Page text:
Assessing Historical Understanding Project (1997-1999) was a collaboration between Project Zero and Facing History and Ourselves to develop tools, criteria, and frameworks to assess deep understanding of the rise of Nazi Germany and other periods in history.

 What were the goals of this project?

  • To develop tools and criteria to assess middle school students' understanding of the rise of Nazi Germany and the Holocaust within and beyond FHAO classrooms.
  • To develop a framework that teachers will use to produce assessment tools that elicit students' historical understanding of this and other periods in history.

How does this work relate to previous efforts on assessment?

During the last two decades educators have explored alternative forms of assessment. Unsatisfied with the limitations of standardized tests to describe and inform students about relevant aspects of their understanding, innovative teachers have invited students to make their understanding public in a variety of forms. Portfolios, reflection journals, artistic representations, and rubrics are examples of the range of forms teachers have found useful. Performances make students' understanding public and therefore open to constructive critique and sensible curriculum adjustment; and yet, making students' understanding public is the first step in the larger journey toward making it better. Often, while engaged in a broad educational dialogue about the forms in which students express what they know, educators have side-stepped the question of the content of students' understanding. What qualities of thinking constitute deep historical understanding? Why should students learn about the rise of Nazi Germany and what about it should they understand? Can students' understanding of the past legitimately inform the way in which they make sense of the present?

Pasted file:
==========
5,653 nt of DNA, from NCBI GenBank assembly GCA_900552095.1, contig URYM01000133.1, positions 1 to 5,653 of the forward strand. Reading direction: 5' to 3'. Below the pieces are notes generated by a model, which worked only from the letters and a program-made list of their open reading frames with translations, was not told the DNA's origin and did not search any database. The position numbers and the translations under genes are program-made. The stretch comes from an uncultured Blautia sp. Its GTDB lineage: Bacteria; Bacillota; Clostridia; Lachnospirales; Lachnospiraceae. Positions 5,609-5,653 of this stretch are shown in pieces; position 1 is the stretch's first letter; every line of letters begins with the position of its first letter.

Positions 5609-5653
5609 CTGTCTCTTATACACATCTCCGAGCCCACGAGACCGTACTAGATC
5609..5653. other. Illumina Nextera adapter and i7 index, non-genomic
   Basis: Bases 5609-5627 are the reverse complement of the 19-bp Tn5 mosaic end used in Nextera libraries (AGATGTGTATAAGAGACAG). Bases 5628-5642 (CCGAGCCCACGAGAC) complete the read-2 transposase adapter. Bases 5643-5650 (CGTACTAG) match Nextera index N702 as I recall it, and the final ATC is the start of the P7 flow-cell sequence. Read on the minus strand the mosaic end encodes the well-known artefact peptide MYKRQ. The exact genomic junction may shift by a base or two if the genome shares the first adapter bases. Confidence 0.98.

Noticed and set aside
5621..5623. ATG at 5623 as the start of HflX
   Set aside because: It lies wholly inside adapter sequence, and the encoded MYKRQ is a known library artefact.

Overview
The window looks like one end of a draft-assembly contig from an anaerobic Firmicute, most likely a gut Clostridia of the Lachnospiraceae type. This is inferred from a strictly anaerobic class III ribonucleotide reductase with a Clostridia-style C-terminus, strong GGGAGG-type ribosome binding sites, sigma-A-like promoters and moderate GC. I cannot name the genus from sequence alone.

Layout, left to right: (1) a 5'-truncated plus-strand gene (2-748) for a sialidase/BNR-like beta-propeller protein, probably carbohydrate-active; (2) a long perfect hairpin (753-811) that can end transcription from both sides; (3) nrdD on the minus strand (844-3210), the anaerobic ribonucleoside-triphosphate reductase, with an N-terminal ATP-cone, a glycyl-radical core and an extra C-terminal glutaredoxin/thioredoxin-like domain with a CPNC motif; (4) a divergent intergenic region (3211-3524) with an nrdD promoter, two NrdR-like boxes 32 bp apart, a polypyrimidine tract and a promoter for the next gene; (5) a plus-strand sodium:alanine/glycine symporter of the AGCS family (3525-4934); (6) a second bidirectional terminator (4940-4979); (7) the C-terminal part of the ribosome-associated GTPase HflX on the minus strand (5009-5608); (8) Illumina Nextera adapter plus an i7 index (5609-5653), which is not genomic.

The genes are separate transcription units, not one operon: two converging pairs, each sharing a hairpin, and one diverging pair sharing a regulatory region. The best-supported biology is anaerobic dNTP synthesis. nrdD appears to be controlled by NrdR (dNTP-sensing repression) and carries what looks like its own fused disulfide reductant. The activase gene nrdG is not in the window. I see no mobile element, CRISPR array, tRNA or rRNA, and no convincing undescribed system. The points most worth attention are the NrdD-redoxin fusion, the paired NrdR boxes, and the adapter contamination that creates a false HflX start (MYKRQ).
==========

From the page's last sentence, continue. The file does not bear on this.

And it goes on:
What was the project's focus?

During the academic year 1997-1998 we developed a performance assessment case that explores students' ability to draw on their understanding of Nazi Germany and the Holocaust to make sense of the events that led to the mass murder of Tutsis and Hutu opponents in Rwanda 1994. After examining Amnesty International's documentary "Forsaken Cries" as one account of the Rwandan genocide, students encounter a variety of challenges. For example they are asked:

  •  to assess the relative role of various factors as ripening forces toward genocide;
  • to compare and contrast uses of propaganda in Germany and Rwanda; and
  • to consider the options available specifically for the people in Rwanda.

Each challenge includes a rubric depicting various qualities of historical understanding and examples of students' responses at three levels of understanding.

During the academic year 1998-1999 we tested the assessment case in a variety of school environments and refined the performance design and the associated assessment rubric. The framework emerging from these investigations was captured in a publication about the possibilities and challenges to assessing young people's historical understandings as they use the past to interpret the present.

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